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Voter turnout in the city's most recent election was just 23 percent — the lowest for a competitive mayoral race in Los Angeles.
KPCC has embarked on a series called Project Citizen, which looks at the rights, responsibilities, traditions and privileges that come with being a citizen. Among them is the right to vote. But fewer than one in four Angelenos voted in the May 21 election for mayor. That was an all-time low for the city, which is causing concerned parties to look at how to boost participation in local government. (Explore L.A. voter turnout in our interactive map.)
Every four years, when it's time to elect a president or governor, Ben Calderwood is at the polls. The freelance writer is a consistent voter — except when it comes to the local ballot.
"They're the only elections that I really don't pay that much attention to," says Calderwood matter-of-factly, sitting at the kitchen table in in his West L.A. apartment. "So it's my final voting frontier."
Pete Peterson is a Republican candidate for California Secretary of State in 2014.
Pete Peterson is a Republican who supports abortion rights, backs gay marriage and endorses an immigration reform plan that includes a path to legalization for undocumented immigrants. In fact, he points out California’s state constitution was written in English and Spanish in 1849.
The next Secretary of State likely won’t deal with any of these issues. But Democrats repeatedly have used them to sink Republican candidates in socially liberal California. Right now, the GOP holds no statewide office. Less than 30 percent of voters statewide are registered as Republican.
So maybe Peterson can help lift a sinking party. He’s taking an interesting approach to his first run for office.
“More than Secretary of State, I am running to be California’s first ‘Chief Engagement Officer,’” Peterson told a Sacramento news conference Wednesday.
Reunion on Capitol Hill: California Assembly Speaker John Pérez trades business cards with former Sacramento colleague and current GOP Congressman Doug LaMalfa of Redding.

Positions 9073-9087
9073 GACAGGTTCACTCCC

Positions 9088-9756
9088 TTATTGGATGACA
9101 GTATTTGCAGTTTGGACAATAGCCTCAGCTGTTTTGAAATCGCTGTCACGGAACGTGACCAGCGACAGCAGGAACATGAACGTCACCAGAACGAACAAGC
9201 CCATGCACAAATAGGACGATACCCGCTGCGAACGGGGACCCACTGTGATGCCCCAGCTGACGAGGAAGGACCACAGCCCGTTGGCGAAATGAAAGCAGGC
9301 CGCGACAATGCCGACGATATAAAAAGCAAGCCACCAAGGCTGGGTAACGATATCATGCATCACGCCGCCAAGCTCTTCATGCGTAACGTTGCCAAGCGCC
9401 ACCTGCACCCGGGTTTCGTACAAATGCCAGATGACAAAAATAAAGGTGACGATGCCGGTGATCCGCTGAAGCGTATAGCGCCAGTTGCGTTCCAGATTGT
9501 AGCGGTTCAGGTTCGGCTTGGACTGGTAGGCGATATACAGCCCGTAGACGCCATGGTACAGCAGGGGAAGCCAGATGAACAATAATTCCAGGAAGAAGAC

The California legislature is in recess, so Assembly Speaker John Pérez headed east this week to meet with his Capitol Hill compadres. Pérez talked up California's recovery and other particular interests.
Politicos come to Washington for money or regulation issues. Standing outside the office of House Minority Leader Nancy Pelosi, with whom he'd just met, Pérez put it this way: "This is a great opportunity for us to continue to partner on California initiatives where there's a federal overlap."
Pérez told a House Democratic luncheon that California is back — but it'll take cooperation and partnership to keep up economic growth. He's continuing talks with the Department of Education about the extra $2 billion California received this year for K-12 funding. He also outlined for Democratic lawmakers how the state is implementing the Affordable Care Act.
Freshman Republican Congressman David Valadao represents a Central Valley district that is 71% Latino. His parents, who are of Portuguese descent, immigrated to the U.S. in 1969.
House Republicans are in the bullseye of labor activists, religious leaders, the U.S. Chamber of Commerce, Silicon Valley executives and others pushing for immigration reform. Activists plan to keep the pressure on during the August recess.
But one GOP lawmaker from Bakersfield is stepping away from his hard-line colleagues, initiating a conversation this weekend about immigration with a colleague from across the aisle.
Freshman GOP Congressman David Valadao will join Illinois Democratic Congressman Luis Gutiérrez on Saturday afternoon at an immigration town hall in Bakersfield. Gutiérrez is one of the bipartisan "Gang of Seven" group that has been crafting a comprehensive immigration bill in the House. They'll be joined by United Farmworkers Union co-founder Dolores Huerta, as well as other community and religious leaders.
Democratic Caucus Chair Becerra updates reporters on status of "Gang of Seven" immigration bill
President Obama made the rounds of Spanish-language TV networks Tuesday night to talk about immigration reform. The President said there's a problem with the House GOP approach of tackling reform in pieces, which could result in the topics that are hardest to swallow being saved for last: "If you’ve eaten your dessert before you’ve eaten your meal – at least with my children – sometimes they don’t end up eating their vegetables."
There's a lot of talking going on about immigration reform on Capitol Hill — much of it in back rooms. And to pick up on the president's analogy, the question is whether those legislative vegetables are served buffet-style or mixed into a casserole.
The House is still waiting for the bi-partisan "Gang of Seven" members to introduce their comprehensive immigration bill. It's unlikely to happen before Labor Day.